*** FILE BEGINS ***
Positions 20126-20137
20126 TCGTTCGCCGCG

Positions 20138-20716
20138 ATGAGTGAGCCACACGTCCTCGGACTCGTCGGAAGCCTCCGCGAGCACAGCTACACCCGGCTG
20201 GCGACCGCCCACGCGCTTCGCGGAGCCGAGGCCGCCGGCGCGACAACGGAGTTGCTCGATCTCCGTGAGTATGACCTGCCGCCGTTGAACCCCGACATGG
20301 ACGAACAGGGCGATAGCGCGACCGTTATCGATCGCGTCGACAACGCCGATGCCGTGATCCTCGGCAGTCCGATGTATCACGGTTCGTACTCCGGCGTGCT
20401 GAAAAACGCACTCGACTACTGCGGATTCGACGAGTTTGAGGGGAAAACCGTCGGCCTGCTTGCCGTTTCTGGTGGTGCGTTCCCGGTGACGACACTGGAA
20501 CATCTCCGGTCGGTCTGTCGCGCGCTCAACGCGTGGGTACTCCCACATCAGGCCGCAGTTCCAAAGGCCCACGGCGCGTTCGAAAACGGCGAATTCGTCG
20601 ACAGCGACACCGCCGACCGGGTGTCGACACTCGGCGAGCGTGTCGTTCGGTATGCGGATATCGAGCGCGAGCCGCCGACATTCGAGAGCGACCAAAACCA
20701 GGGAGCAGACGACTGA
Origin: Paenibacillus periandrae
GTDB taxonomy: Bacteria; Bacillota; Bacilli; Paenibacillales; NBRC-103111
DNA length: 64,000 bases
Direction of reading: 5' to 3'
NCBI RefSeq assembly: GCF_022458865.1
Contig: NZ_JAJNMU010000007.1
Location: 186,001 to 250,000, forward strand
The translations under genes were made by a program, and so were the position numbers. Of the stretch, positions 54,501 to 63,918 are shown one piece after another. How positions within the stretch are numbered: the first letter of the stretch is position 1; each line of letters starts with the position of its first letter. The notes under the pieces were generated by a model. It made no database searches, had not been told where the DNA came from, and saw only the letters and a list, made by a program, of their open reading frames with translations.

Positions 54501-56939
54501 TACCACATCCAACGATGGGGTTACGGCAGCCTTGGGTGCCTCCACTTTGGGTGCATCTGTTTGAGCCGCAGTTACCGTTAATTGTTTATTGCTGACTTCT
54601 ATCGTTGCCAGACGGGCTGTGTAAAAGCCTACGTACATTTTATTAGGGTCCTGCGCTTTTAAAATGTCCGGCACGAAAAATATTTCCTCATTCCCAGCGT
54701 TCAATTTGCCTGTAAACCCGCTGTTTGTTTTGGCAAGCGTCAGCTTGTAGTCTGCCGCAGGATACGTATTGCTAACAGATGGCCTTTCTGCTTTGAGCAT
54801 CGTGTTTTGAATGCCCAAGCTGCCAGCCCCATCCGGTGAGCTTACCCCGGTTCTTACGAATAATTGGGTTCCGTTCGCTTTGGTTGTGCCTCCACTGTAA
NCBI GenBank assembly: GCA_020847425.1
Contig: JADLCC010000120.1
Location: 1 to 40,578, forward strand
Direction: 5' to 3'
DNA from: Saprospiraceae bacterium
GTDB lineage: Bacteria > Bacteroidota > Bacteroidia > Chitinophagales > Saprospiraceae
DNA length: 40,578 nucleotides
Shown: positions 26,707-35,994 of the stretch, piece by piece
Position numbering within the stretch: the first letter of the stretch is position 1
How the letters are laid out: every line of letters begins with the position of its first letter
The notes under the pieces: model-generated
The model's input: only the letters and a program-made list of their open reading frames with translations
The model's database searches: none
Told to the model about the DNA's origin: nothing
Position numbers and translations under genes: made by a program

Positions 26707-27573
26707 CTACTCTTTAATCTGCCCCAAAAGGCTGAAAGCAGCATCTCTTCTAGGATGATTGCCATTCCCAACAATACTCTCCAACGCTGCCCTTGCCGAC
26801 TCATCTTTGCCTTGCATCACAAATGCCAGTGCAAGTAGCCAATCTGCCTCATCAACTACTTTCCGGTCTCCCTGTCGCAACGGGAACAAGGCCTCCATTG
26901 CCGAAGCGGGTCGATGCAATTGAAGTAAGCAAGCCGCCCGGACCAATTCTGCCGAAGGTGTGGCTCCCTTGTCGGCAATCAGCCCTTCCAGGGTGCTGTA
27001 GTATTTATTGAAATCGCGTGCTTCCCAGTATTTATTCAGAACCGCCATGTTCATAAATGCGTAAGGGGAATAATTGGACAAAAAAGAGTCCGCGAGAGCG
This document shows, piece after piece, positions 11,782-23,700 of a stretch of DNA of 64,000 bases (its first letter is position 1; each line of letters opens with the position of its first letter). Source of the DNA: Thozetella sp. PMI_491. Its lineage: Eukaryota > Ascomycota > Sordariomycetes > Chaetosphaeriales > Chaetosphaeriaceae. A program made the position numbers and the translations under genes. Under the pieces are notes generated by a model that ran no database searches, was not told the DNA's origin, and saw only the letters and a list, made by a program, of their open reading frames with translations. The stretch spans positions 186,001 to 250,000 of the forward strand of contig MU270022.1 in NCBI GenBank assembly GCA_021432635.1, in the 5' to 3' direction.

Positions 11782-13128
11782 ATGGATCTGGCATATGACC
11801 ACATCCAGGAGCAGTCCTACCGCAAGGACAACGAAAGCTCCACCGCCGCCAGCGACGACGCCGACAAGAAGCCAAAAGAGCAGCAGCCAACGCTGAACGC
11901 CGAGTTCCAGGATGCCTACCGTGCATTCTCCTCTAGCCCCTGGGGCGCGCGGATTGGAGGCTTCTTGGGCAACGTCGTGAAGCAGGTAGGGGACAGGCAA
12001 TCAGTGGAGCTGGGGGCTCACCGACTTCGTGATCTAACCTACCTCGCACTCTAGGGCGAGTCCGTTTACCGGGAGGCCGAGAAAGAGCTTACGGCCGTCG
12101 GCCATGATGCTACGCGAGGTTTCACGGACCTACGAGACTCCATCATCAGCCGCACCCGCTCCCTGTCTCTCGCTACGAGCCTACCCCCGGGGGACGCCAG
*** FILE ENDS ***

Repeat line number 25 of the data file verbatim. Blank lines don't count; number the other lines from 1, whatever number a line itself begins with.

Contig: JADLCC010000120.1